Shelby: My first exposure to the man, the myth, the legend that is Rob Liefeld was when he took over Deathstroke from Kyle Higgins at issue 9. Liefeld is the most polarizing writer/artist I have ever encountered. Most of the comic fanbase despises his work, for a number of very valid reasons. He seemingly has no idea what the human body looks like, especially the female body. He cannot draw feet, to the point that his panels are often cropped so that the feet aren’t even pictured. He has no consistency; it is not unusual to see multiple haircuts on a character in one issue, hell, on one page. His writing is sophomoric at best. And yet, the fans of his work are just as rabid in their adoration as the rest of us are in our abhorrence. I have a personal beef with Liefeld, because I was really enjoying this title before he took over and sucked the good out of it. I’m going to try to maintain a professional, objective voice so we can just get through this, but I make no promises.
Today, Peter and (guest writer) The Freakin’ Animal Man are discussing Grifter 0, originally released September 12, 2012. Grifter 0 is part of the line-wide Zero Month.
Peter: Grifter is an enigma. He’s like a the less-cool version of Boba Fett in the DC Universe. He wears a mask, but I don’t know why. He’s got some powers, but I can’t tell what they are. All I know at this point is that he was a member of Team 7. Really, I was just never a Wildstorm person. I have NEVER read an issue published under that imprint. So the origin of the character is really lost on me. Hell, the overall appeal of the character is lost on me. I just don’t get it, and Rob Liefeld doesn’t do much for me in this scintillating zero issue.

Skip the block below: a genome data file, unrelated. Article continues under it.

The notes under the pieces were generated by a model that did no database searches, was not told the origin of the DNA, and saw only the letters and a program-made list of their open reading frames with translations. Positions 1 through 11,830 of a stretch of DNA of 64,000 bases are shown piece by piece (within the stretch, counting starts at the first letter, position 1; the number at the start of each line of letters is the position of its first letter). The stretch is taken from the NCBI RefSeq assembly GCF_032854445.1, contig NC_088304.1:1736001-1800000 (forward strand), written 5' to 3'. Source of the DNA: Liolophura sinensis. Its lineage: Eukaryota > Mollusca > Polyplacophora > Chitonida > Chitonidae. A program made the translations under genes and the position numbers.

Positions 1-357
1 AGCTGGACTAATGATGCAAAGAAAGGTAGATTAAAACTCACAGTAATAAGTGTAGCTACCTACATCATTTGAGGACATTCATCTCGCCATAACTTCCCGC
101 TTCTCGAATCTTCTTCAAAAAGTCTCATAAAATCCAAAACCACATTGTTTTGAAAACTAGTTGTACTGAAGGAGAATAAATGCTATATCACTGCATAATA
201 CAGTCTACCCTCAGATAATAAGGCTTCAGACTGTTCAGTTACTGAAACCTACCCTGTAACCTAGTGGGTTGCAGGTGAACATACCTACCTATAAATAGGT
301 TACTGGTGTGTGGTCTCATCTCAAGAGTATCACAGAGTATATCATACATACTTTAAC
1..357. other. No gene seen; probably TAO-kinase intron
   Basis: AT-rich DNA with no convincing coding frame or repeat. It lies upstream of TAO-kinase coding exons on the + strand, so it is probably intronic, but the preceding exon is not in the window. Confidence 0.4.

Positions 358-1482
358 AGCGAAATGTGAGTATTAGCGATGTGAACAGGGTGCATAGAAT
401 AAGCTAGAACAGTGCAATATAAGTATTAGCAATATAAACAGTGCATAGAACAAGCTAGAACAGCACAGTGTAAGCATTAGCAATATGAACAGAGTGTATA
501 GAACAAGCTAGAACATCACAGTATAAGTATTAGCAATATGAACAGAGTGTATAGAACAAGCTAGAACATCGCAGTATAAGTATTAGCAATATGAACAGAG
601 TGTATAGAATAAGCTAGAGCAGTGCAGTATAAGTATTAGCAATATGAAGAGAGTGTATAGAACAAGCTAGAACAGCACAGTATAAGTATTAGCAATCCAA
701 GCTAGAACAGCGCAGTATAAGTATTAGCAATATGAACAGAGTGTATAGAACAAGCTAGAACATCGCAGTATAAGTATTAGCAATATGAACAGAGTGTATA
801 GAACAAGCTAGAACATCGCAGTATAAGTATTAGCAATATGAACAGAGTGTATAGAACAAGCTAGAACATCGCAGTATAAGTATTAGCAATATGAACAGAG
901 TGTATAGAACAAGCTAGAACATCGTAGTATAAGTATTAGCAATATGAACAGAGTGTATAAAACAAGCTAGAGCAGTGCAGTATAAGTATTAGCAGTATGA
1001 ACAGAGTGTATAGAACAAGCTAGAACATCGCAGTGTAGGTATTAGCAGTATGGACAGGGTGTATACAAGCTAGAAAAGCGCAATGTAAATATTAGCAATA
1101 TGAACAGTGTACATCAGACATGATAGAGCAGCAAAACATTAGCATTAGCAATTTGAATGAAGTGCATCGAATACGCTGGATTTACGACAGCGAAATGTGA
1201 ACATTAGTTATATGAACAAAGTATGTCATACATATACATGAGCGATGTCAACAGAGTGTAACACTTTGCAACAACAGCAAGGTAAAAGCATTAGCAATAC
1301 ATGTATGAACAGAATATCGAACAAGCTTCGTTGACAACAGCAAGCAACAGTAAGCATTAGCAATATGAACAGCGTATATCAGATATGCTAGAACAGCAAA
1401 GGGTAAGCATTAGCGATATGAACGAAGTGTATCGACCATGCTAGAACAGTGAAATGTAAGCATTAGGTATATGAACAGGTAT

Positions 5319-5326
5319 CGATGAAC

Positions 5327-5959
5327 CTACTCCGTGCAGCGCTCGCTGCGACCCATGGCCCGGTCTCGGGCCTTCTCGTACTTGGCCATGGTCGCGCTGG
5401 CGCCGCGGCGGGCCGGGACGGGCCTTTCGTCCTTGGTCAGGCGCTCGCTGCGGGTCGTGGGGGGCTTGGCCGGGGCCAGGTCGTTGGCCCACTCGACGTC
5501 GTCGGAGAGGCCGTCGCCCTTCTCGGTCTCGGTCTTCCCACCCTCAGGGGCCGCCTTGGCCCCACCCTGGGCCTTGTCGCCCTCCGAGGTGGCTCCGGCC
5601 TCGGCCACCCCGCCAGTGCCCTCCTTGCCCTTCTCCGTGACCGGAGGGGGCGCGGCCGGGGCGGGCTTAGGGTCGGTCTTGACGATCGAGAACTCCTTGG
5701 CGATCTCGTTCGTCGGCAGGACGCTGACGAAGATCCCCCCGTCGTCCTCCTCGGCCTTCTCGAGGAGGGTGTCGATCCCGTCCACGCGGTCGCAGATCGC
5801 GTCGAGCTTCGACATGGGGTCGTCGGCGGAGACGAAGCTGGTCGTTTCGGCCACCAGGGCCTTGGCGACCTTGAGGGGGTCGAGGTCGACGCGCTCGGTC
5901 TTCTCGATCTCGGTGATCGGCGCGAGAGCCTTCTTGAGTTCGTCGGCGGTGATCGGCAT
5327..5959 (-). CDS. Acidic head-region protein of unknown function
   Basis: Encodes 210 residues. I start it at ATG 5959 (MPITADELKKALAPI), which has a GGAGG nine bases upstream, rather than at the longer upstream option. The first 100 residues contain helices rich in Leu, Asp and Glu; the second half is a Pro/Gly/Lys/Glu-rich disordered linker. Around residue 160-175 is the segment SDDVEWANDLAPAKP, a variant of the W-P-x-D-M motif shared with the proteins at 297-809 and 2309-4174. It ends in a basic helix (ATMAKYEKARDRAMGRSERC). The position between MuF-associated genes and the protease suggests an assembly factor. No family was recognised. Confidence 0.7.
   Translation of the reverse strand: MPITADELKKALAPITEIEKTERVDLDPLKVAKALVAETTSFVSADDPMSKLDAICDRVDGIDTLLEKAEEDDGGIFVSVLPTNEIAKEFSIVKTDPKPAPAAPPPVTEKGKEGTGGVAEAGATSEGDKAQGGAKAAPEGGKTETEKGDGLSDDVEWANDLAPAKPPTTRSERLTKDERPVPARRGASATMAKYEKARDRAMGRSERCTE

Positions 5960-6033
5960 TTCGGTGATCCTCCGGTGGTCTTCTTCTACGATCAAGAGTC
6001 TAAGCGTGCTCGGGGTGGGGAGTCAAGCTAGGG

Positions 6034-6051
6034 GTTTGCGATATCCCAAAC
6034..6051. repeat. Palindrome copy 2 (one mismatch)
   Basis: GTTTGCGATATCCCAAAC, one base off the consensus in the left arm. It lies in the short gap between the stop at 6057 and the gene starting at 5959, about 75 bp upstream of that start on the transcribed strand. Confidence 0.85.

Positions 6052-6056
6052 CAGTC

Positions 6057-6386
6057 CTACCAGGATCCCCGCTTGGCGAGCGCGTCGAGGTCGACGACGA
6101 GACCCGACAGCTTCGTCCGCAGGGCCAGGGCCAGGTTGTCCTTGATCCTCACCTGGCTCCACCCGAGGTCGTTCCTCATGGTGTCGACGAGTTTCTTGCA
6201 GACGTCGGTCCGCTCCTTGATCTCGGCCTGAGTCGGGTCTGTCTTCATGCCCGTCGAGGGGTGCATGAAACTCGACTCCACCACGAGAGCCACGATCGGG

In October, Scott Snyder and Greg Capullo’s Batman series will be reintroducing the Joker to the New 52 continuity, reigniting one of the greatest rivalries in comics history. But what does it mean for a hero to have a nemesis? Are nemeses important to the identity of a superhero? Who are the best nemeses? Welcome to the Chat Cave.
Shelby: A nemesis is an important character in a comic book. It’s an opportunity for stories to explore the dark side of our heroes. Very often, the nemesis represents the “flip side of the coin” of the hero; they are what the hero would be without the sense of morality and justice. The nemesis tests the hero to find his limits, and tries to push the hero past them. Also, the nemesis is an easy trick to pull out of the bag when you’re stuck for a plot.
With the release of the Zero Issues in September, DC is publishing origin stories for all of their current New 52 series. (Not so fast, JLI). They will also be introducing 4 new series by this same method. What are your thoughts on the new books? Are you interested in getting more origins on stories that just started over a year ago? With the sheer number of events and crossovers since the relaunch, is this just another easy cash grab or a meaningful addition to universe?
Peter: It is no secret that I love backstory and history. With the announcement of #0 issues that coincide with the 1 year anniversary of the New 52, I was pretty stoked. For me, these #0 issues, along with a ‘Third Wave’ with 3 interesting titles, there is probably NO WAY this could go bad. But then again, after some thinking there are DEFINITELY ways it could, and that’s what worries me.